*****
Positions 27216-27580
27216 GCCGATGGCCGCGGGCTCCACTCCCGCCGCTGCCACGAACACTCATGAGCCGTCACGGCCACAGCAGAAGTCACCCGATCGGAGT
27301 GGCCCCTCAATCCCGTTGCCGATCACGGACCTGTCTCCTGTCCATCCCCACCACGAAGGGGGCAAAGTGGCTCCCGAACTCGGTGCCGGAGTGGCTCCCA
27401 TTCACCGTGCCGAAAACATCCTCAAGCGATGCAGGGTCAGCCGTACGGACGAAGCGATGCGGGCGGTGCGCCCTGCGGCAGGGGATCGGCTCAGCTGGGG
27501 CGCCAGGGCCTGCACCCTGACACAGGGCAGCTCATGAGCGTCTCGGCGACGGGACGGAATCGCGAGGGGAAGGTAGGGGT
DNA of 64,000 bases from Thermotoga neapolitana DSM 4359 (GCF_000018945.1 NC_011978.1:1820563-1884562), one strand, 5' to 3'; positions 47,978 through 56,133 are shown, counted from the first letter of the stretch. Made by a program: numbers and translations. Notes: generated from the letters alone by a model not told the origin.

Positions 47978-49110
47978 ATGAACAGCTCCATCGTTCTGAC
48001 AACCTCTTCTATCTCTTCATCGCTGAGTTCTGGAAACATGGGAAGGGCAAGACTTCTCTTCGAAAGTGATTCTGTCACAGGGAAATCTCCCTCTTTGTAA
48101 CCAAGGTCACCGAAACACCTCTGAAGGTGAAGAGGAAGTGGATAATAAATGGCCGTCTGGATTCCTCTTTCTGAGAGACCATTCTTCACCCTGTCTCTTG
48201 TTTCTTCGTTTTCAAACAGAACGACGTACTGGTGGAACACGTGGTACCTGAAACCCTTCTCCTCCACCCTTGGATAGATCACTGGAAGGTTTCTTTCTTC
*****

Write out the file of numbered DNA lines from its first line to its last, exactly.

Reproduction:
Positions 27216-27580
27216 GCCGATGGCCGCGGGCTCCACTCCCGCCGCTGCCACGAACACTCATGAGCCGTCACGGCCACAGCAGAAGTCACCCGATCGGAGT
27301 GGCCCCTCAATCCCGTTGCCGATCACGGACCTGTCTCCTGTCCATCCCCACCACGAAGGGGGCAAAGTGGCTCCCGAACTCGGTGCCGGAGTGGCTCCCA
27401 TTCACCGTGCCGAAAACATCCTCAAGCGATGCAGGGTCAGCCGTACGGACGAAGCGATGCGGGCGGTGCGCCCTGCGGCAGGGGATCGGCTCAGCTGGGG
27501 CGCCAGGGCCTGCACCCTGACACAGGGCAGCTCATGAGCGTCTCGGCGACGGGACGGAATCGCGAGGGGAAGGTAGGGGT
DNA of 64,000 bases from Thermotoga neapolitana DSM 4359 (GCF_000018945.1 NC_011978.1:1820563-1884562), one strand, 5' to 3'; positions 47,978 through 56,133 are shown, counted from the first letter of the stretch. Made by a program: numbers and translations. Notes: generated from the letters alone by a model not told the origin.

Positions 47978-49110
47978 ATGAACAGCTCCATCGTTCTGAC
48001 AACCTCTTCTATCTCTTCATCGCTGAGTTCTGGAAACATGGGAAGGGCAAGACTTCTCTTCGAAAGTGATTCTGTCACAGGGAAATCTCCCTCTTTGTAA
48101 CCAAGGTCACCGAAACACCTCTGAAGGTGAAGAGGAAGTGGATAATAAATGGCCGTCTGGATTCCTCTTTCTGAGAGACCATTCTTCACCCTGTCTCTTG
48201 TTTCTTCGTTTTCAAACAGAACGACGTACTGGTGGAACACGTGGTACCTGAAACCCTTCTCCTCCACCCTTGGATAGATCACTGGAAGGTTTCTTTCTTC